The Court Church is also known by locals as “Schwarzmander Church” thanks to the 28 life-size bronze figures that stand guard, watching over the tomb of Emperor Maximilian I. Strange but true: eight of the “Black Men” (Schwarzmander) are actually women and the Emperor’s tomb is empty. But this beautifully crafted masterpiece is still a work of art and wonderful to behold.
Highlights and heroes
Maximilian is actually buried in Wiener Neustadt, in a church where the walls and foundations weren’t strong enough to bear the weight of his lovingly crafted tomb. He had meticulously planned his final resting place during his lifetime but it was only completed three decades after his death. And who watches over the Emperor post mortem? For this he chose heroic figures and virtuous ancestors. His two wives, Maria von Burgund und Maria Sforza, are found amongst them, as well as Archduke Sigismund of Tyrol, King Ferdinand of Portugal and even the legendary King Arthur.
The final resting place of freedom fighters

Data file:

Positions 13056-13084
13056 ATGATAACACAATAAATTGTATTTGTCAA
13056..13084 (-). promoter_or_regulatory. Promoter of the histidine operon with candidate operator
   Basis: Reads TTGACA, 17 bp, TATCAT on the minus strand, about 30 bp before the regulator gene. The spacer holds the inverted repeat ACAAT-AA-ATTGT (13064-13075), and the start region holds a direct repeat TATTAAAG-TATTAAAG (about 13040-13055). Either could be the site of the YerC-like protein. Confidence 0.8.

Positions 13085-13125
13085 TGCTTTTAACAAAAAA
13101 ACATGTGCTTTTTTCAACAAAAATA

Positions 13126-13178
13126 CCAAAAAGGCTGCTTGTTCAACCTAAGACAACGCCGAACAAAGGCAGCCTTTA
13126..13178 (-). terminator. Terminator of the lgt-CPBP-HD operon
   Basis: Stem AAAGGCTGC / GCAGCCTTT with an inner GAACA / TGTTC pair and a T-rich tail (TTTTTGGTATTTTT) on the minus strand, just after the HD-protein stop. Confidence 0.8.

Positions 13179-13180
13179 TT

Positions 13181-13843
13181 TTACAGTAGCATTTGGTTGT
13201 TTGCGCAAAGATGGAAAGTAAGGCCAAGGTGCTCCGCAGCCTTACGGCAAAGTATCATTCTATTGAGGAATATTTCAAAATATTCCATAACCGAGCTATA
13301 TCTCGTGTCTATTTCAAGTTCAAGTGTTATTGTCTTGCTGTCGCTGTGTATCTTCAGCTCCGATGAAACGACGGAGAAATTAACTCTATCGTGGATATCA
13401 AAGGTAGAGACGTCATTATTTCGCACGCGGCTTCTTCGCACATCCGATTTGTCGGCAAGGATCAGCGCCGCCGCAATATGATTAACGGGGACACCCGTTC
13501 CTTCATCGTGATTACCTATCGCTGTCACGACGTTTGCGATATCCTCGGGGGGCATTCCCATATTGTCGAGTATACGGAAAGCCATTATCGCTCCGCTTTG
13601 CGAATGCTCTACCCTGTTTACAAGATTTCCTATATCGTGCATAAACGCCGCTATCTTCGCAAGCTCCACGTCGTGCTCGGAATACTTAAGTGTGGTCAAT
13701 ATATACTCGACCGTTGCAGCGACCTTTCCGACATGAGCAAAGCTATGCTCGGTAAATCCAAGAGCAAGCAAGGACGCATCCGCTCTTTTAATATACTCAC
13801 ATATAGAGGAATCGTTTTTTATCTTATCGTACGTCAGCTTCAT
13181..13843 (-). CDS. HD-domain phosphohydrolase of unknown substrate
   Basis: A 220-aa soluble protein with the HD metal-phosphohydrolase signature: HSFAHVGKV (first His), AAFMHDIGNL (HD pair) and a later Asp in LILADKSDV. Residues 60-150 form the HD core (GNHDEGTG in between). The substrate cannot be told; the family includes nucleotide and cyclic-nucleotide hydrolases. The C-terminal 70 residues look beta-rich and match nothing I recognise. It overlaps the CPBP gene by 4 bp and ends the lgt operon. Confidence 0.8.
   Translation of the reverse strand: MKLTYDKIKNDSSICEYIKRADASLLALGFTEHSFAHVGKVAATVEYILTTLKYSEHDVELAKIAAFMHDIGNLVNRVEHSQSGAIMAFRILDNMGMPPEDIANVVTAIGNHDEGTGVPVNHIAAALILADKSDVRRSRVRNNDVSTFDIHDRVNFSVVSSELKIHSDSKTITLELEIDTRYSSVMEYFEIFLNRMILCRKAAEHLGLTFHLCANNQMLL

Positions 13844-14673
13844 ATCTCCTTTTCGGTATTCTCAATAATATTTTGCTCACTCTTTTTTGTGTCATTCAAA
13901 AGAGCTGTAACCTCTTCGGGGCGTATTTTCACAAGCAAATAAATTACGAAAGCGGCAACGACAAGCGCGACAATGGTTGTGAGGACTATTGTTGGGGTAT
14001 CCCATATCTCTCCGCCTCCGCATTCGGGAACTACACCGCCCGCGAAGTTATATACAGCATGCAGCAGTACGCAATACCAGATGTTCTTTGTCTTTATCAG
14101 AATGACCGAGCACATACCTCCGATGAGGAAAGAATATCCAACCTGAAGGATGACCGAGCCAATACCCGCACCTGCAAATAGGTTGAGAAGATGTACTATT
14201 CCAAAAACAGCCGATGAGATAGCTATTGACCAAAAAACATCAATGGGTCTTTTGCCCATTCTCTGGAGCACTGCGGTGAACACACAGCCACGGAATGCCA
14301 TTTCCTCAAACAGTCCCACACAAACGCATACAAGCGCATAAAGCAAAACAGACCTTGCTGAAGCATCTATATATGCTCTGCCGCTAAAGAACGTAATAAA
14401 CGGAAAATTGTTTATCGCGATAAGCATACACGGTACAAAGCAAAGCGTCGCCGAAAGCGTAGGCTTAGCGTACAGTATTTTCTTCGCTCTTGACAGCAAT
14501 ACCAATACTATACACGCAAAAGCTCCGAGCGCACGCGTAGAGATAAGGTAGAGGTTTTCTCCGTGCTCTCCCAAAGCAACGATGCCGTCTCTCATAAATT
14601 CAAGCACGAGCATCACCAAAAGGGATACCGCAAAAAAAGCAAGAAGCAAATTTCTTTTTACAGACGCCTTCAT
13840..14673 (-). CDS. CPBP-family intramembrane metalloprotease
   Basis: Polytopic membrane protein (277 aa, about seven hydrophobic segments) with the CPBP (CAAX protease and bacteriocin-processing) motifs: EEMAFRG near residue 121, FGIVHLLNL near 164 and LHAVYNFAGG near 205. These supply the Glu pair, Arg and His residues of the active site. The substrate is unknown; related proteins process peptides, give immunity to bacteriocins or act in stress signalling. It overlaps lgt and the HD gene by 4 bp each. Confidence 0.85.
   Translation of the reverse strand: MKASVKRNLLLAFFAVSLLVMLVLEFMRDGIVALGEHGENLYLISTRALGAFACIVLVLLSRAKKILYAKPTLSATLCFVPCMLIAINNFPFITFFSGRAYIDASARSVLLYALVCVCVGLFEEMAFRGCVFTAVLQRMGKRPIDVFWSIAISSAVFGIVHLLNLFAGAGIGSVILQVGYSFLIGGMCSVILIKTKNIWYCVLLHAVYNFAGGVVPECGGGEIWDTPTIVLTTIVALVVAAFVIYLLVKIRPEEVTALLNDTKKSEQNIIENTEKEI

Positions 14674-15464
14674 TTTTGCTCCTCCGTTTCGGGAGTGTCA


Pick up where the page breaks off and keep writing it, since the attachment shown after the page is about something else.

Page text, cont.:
The Emperor’s tomb takes pride of place in the church. However, the building is also home to legendary local heroes, such as freedom fighter Andreas Hofer. In 1809, Andreas Hofer led thousands of brave Tyroleans against the superior force of Napoleonic troops on Bergisel. He was executed for this in Mantua but is still revered as a hero in Innsbruck. The Court Church is also the final resting place of his fellow soldiers Josef Speckbacher, Joachim Haspinger and Kajetan Sweth.
The Silver Chapel is a highlight that shouldn’t be missed on a visit to the Court Church. Two additional famous people from Innsbruck are buried here: Archduke Ferdinand II and his wife Philippine Welser. She was a local superstar during her lifetime: the “Queen of Hearts”, a herbal expert and a bathing beauty who was even accused of witchcraft by malicious tongues. A magnificent silver alter and Madonna by imperial architect Giovanni Lucchese is the main feature of the room alongside another special piece: an organ with pipes made exclusively of wood.
Organs and the choir
The Court Church is well-worth a visit for organ enthusiasts. The main room features two organs: The first is a “swallow’s nest” organ by Jörg Ebert, which is almost 500-years-old and the largest, best-preserved Renaissance organ in Austria. The second is a more recent organ that was built around 1900 by Hans Mauracher and can be seen on the gallery.